Lawn Tennis Association reveals overall financial loss of £16.4m in 2022

Russia's Daniil Medvedev and Belarus' Aryna Sabalenka play at Wimbledon
Russia’s Daniil Medvedev and Belarus’ Aryna Sabalenka were among the high-profile players banned from competing by the LTA

The Lawn Tennis Association made an overall loss of £16.4m in 2022, latest figures show.

The governing body of British tennis attributes the loss to inflationary pressures and the fines imposed for banning Russian and Belarusian players from last year’s grass-court tournaments.

World governing bodies the ATP and WTA fined the LTA a total of £1.4m, although about £300,000 of that sum is to be repaid by the WTA as Russians and Belarusians are able to play this year.

The cost of staging major events has also risen significantly since the last comparable (pre-pandemic) year of 2019. Just over £36m was spent on staging the grass-court tournaments, a group stage of the Davis Cup Finals and the Billie Jean King Cup Finals in Glasgow.

The operating loss was £9.5m, which rises to £16.4m when a fall in the value of investments is factored in. The LTA puts this down to “significant volatility in international markets” and says it expects these investments to recover in the years ahead.external-link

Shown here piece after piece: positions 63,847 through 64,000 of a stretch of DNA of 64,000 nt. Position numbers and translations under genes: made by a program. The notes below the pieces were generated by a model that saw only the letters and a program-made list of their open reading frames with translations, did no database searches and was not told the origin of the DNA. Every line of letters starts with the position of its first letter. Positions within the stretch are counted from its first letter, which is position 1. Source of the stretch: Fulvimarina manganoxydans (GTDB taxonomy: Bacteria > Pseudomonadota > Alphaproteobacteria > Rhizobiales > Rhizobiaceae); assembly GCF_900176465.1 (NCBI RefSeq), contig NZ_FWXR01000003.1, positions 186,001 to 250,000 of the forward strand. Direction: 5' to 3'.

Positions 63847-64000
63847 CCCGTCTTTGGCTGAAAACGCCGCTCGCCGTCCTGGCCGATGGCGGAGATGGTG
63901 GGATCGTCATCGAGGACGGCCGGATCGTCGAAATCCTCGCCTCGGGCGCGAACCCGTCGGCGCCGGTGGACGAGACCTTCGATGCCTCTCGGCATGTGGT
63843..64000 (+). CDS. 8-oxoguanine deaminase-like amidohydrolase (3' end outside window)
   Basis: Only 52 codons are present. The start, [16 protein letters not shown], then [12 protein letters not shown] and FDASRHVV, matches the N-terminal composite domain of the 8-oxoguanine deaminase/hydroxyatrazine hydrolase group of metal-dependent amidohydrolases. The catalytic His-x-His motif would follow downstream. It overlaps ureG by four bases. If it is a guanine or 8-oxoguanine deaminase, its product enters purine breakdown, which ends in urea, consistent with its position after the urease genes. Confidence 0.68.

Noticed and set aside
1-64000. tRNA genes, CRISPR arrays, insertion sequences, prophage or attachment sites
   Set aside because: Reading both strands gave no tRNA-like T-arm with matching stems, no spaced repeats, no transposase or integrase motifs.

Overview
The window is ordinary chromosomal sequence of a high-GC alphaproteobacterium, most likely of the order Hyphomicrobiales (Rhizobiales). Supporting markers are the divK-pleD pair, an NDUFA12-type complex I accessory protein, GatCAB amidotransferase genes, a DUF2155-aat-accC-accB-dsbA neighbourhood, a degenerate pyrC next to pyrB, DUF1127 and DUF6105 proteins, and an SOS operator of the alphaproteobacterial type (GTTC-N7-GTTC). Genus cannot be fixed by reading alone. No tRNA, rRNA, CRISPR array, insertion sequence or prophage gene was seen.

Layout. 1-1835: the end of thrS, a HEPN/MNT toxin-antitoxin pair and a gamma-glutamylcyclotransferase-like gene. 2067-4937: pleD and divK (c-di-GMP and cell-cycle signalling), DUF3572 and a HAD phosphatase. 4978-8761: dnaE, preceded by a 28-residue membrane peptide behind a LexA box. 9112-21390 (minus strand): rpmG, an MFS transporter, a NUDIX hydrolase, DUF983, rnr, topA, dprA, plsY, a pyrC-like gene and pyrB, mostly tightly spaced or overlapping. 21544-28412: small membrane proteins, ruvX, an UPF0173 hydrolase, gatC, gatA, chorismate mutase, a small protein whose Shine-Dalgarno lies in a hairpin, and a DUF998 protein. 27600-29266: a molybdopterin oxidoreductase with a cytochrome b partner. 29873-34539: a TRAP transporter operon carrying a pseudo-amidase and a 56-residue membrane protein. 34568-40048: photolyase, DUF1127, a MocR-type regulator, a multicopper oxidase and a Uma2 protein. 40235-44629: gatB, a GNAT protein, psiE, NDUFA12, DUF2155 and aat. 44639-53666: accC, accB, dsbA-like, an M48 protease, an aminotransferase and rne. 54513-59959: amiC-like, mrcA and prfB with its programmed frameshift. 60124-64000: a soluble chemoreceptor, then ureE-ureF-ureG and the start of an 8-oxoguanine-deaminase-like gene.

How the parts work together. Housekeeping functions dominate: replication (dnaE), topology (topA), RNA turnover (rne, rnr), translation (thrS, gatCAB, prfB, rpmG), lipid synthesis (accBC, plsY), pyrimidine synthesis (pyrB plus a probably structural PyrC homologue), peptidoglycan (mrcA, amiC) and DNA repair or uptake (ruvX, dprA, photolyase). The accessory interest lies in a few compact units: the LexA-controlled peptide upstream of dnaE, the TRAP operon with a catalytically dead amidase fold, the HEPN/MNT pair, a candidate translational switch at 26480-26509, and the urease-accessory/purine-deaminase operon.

“Although the financial picture was challenging this year, taken as a whole, the past four years have resulted in a loss of £6.4m despite the pandemic, volatility in world markets and unforeseen factors such as the fines from the ATP and WTA – whilst during this time we delivered significant growth for the sport,” the LTA chief executive Scott Lloyd said.

His own pay packet in 2022 totalled £572,000, which is an increase of 28.5% on the previous year.

“This figure is total remuneration including all salary, bonus and pension payments,” an LTA spokesman said.

“It is regularly benchmarked against other organisations – nevertheless it is lower than the equivalent at other major sporting national governing bodies.”

Just over £43m of the LTA’s annual revenue of nearly £80m came from the profits of Wimbledon.

It spends that money primarily on staging major events, developing the performance side of British tennis and trying to increase participation.

The latest Sport England Active Lives survey showed a 43% increase in participation in the year to November 2022.

The previous period may have been affected by the pandemic, but the survey recorded its highest ever number of people who had played tennis at least twice in the 28 days before they were questioned.

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